EUG 10 Special Sessions

InterRidge Office mac at ext.jussieu.fr
Wed Oct 21 17:01:00 EST 1998


EUG 10 Meeting       28 March - 1 April 1999, Strasbourg, France
Abstract Deadline: 15 November, 1998
Abstract submission:
http://www.campublic.co.uk/science/conference/EUG10/symposia
__________________________________________________________
                Special sessions relevant to mid-ocean ridge research

 B13: Methane hydrates and the deep sub-seafloor biosphere
 C5: The deep biosphere
 F2: Magmatic, tectonic and hydrothermal processes at mid-ocean
        ridges and back-arc basins
__________________________________________________________
  Symposium B13: Methane hydrates and the deep sub-seafloor biosphere

 Convenors:  Judith A. McKenzie (Zürich) sediment at erdw.ethz.ch and B.U.
Haq (Arlington) 

The recent resurgence of interest in methane hydrates has resulted from
the
recognition that they may play important roles in the global carbon
cycle
and rapid climate change through emissions of methane from marine
sediments
and permafrost into the atmosphere, and in causing mass failure of
sediments
and structural changes on the continental slope. A deep microbial source
for
the methane links the formation of hydrates with an actively
metabolising
deep sub-seafloor biosphere, which has been recognised during ODP
cruises.
Methane seeps are also associated with diverse biota in the deep ocean,
not
unlike the assemblage associated with hydrothermal vents. The methane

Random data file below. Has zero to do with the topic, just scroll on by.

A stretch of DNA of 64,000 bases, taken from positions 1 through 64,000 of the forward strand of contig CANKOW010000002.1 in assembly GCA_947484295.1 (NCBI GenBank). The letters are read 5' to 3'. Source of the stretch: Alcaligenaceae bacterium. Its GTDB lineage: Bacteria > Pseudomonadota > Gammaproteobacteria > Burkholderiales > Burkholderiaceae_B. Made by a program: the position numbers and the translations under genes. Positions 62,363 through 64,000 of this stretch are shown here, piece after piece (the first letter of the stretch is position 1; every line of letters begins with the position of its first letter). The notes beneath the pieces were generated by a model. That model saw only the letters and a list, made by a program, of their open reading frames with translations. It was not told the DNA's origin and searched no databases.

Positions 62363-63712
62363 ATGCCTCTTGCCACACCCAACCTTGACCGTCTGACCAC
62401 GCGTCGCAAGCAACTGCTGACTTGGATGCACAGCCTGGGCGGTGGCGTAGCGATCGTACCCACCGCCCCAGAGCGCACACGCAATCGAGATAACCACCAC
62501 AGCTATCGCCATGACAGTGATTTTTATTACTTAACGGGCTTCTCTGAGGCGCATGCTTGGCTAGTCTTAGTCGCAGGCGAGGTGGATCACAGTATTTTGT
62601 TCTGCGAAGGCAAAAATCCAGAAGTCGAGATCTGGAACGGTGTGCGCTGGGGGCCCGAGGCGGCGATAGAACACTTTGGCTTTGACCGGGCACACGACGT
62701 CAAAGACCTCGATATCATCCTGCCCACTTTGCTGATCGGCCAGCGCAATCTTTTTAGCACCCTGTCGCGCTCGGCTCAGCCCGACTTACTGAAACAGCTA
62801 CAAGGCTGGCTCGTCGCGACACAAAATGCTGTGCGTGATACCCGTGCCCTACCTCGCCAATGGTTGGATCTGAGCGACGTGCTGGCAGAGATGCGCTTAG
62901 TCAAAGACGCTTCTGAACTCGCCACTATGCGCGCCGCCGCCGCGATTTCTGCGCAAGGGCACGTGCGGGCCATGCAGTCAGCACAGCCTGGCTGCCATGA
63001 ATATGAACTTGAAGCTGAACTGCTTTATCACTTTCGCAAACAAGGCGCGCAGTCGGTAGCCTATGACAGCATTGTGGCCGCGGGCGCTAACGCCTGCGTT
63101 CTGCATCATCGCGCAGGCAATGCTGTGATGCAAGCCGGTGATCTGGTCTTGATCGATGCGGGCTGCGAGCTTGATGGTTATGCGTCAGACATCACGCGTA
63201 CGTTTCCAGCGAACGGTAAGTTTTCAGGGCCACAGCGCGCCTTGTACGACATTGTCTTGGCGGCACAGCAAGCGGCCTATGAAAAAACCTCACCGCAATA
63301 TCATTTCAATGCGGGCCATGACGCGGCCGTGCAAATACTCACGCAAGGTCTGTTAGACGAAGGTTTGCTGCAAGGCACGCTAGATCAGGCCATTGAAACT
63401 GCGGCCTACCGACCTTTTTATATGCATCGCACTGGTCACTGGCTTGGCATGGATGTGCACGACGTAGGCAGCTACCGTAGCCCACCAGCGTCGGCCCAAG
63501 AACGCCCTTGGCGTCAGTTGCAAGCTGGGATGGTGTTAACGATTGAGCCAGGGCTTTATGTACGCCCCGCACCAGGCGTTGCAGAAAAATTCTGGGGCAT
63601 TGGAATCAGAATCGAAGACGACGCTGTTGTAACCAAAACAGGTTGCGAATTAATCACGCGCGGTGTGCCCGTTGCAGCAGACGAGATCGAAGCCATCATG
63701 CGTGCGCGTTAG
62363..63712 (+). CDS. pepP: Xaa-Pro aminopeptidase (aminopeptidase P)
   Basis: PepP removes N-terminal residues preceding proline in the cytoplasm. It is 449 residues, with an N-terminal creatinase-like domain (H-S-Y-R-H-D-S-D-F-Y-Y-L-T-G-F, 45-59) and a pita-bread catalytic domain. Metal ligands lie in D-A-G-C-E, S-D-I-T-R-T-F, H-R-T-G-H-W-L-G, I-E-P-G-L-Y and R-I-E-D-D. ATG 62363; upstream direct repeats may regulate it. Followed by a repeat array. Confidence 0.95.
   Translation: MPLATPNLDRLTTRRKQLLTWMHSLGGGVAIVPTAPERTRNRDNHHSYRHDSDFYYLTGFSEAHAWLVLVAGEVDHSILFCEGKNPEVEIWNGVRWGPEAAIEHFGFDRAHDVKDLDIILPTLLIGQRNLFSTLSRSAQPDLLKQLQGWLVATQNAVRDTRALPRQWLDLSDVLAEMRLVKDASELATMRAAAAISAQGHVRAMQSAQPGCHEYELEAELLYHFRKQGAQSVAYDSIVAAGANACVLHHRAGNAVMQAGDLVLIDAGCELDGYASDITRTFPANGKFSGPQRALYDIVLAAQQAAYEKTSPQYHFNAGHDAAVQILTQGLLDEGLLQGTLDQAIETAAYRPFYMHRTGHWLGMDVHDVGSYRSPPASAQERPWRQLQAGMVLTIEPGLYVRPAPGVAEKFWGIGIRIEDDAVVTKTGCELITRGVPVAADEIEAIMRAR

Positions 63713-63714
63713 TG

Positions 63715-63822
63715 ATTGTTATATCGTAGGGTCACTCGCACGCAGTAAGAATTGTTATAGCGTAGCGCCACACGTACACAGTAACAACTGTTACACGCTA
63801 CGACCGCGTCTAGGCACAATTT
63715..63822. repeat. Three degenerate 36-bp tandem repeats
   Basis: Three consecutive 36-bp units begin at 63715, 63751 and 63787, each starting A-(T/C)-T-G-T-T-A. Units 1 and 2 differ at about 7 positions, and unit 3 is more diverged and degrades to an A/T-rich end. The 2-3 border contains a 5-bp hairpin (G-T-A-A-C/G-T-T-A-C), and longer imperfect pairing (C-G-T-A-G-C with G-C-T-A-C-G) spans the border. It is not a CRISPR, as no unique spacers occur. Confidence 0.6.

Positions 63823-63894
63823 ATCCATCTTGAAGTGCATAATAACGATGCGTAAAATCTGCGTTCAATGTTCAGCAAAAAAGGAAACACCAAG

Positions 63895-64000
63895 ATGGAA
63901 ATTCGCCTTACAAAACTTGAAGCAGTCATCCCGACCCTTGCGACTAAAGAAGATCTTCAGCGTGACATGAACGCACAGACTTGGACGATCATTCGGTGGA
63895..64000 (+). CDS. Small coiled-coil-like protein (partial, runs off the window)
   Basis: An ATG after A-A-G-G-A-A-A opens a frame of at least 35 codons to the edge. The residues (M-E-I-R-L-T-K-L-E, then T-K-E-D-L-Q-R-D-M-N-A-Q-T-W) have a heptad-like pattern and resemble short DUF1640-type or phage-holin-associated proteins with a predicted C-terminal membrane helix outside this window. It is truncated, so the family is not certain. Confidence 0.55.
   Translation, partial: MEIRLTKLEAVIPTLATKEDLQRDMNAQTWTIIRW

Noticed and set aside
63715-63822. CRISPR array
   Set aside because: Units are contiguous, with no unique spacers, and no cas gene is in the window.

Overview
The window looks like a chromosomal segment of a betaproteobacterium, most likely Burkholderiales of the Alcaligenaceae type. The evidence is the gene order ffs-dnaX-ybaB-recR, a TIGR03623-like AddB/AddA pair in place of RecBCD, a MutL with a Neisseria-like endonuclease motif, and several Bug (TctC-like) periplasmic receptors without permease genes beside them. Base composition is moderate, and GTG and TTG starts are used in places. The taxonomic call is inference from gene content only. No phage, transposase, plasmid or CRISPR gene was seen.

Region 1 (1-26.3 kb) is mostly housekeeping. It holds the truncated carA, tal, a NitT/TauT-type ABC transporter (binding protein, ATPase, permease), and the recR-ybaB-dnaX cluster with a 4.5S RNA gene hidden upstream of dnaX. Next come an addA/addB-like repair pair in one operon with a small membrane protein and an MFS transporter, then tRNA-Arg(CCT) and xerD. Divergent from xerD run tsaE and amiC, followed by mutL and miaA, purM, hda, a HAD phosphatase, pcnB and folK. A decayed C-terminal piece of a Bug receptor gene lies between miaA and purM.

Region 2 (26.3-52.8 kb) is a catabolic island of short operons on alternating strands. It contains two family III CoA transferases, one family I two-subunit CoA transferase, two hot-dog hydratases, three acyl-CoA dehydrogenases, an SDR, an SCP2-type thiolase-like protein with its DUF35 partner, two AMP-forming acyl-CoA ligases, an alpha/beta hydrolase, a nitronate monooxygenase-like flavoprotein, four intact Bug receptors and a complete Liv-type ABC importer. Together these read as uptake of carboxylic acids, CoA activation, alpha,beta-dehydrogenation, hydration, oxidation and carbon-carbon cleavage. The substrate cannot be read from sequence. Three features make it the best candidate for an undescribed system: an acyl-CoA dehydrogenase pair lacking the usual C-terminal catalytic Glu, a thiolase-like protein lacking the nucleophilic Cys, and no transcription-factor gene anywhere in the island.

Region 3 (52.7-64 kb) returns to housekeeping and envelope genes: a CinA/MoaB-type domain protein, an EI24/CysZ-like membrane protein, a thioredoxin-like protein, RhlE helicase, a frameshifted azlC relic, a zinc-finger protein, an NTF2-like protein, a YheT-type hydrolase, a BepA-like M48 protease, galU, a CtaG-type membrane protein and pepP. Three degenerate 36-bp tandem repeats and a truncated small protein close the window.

hydrate role in modulating climate and slope-stability, as well as the
related biological activity in the sub-surface and on the seafloor, will
be
examined.
_________________________________________________________

Symposium C5: The deep biosphere

 Convenors: Nils Holm (Stockholm) nilsholm at geo.su.se and J. Parkes
(Bristol) 

The rapid growth of interest in the existence of a microbial life in the
seafloor and continental subsurface has created needs for information
synthesis to guide the development of research strategies and programs.
The
existence of a deep biosphere amounted to speculation only a few years
ago.
Whatever their origin, bacteria in the deep biosphere are uniquely
adapted
to survive in exceedingly harsh environments. This knowledge, in
conjunction
with other recent research into the role that bacteria play in global
biogeochemistry, is beginning to influence ideas about nutrient cycling,
dolomite formation, biomineralization, biological adaptation and the
size of
the biosphere beneath the surface of the lithosphere.
_________________________________________________________

Symposium F2: Magmatic, tectonic and hydrothermal processes at mid-ocean
ridges and back-arc basins

 Convenors: Cara Wilson (Paris) intridge at ext.jussieu.fr, J. Dyment
(Brest),
and R.-B. Pedersen (Bergen) 

Mid-ocean ridges are commonly divided into "fast" and "slow" spreading
centres. However, recent studies from the Southwest Indian and Arctic
ridges, from portions of the Mid-Atlantic Ridge that are near hot spots,
from the intermediate spreading Southeast Indian Ridge, and from various
spreading centres in back-arc basins, emphasise the potential effects of
ultra-slow spreading rates, of variations in mantle temperature, and of
complexities in plate kinematics, on mantle melting and on axial
magmatic,
tectonic and hydrothermal processes. We seek contributions addressing
the
variability of these processes, and discussing the nature of the
controlling
physical parameters, in different spreading environments.This session is
sponsered by InterRidge.



More information about the Deepsea mailing list